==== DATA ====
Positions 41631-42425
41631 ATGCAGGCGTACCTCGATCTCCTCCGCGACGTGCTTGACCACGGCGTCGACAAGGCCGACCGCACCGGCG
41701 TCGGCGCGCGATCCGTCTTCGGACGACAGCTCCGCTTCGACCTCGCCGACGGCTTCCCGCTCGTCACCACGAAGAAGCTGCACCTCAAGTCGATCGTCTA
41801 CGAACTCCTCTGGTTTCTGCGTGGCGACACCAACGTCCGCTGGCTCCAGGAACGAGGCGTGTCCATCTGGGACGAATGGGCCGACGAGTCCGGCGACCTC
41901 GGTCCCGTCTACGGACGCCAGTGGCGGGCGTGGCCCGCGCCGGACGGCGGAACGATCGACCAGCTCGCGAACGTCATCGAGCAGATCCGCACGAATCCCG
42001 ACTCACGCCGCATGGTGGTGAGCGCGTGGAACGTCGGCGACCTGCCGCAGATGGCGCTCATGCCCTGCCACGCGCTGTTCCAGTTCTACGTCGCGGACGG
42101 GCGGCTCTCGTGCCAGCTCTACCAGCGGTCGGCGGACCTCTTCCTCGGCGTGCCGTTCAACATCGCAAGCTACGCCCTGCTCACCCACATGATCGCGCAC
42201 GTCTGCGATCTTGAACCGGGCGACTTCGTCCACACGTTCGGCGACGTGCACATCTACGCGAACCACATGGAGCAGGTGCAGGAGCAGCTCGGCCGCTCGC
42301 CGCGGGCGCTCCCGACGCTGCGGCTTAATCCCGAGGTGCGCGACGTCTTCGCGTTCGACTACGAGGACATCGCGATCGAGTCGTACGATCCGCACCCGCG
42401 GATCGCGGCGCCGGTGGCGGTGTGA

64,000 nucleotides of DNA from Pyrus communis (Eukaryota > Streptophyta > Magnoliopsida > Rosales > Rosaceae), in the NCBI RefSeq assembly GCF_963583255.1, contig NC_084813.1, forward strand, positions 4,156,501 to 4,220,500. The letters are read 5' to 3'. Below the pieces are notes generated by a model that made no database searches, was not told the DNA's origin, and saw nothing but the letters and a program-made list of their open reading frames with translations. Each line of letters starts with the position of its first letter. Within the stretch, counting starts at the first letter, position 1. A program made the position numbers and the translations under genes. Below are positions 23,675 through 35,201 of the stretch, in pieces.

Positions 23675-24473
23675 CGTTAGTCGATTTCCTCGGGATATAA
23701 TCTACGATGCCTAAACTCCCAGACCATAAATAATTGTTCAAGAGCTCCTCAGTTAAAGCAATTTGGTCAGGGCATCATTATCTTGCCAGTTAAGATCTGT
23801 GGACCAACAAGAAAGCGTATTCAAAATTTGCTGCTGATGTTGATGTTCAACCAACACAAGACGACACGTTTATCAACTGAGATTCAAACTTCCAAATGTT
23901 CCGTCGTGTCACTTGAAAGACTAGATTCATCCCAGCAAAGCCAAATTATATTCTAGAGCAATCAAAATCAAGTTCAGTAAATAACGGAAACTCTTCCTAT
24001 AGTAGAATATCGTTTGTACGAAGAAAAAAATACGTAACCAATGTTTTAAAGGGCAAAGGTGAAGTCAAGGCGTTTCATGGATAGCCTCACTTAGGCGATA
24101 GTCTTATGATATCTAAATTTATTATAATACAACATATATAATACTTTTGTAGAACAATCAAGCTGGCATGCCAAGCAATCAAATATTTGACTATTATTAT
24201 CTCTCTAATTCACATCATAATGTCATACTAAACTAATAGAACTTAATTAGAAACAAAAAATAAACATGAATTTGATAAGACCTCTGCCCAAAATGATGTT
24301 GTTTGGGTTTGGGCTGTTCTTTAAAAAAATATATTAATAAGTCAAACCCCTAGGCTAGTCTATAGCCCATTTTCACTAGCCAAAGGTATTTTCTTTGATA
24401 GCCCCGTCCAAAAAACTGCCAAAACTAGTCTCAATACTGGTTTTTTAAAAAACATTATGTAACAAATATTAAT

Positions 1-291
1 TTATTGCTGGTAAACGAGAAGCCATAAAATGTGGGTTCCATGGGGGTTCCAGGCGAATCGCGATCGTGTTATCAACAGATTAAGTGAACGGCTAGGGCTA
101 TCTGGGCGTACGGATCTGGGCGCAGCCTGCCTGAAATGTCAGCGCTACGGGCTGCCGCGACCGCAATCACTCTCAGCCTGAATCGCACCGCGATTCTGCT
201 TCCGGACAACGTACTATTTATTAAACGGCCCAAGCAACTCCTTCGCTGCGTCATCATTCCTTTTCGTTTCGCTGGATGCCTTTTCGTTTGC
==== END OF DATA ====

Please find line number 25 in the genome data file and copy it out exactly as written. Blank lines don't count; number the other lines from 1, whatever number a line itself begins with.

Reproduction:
201 TCCGGACAACGTACTATTTATTAAACGGCCCAAGCAACTCCTTCGCTGCGTCATCATTCCTTTTCGTTTCGCTGGATGCCTTTTCGTTTGC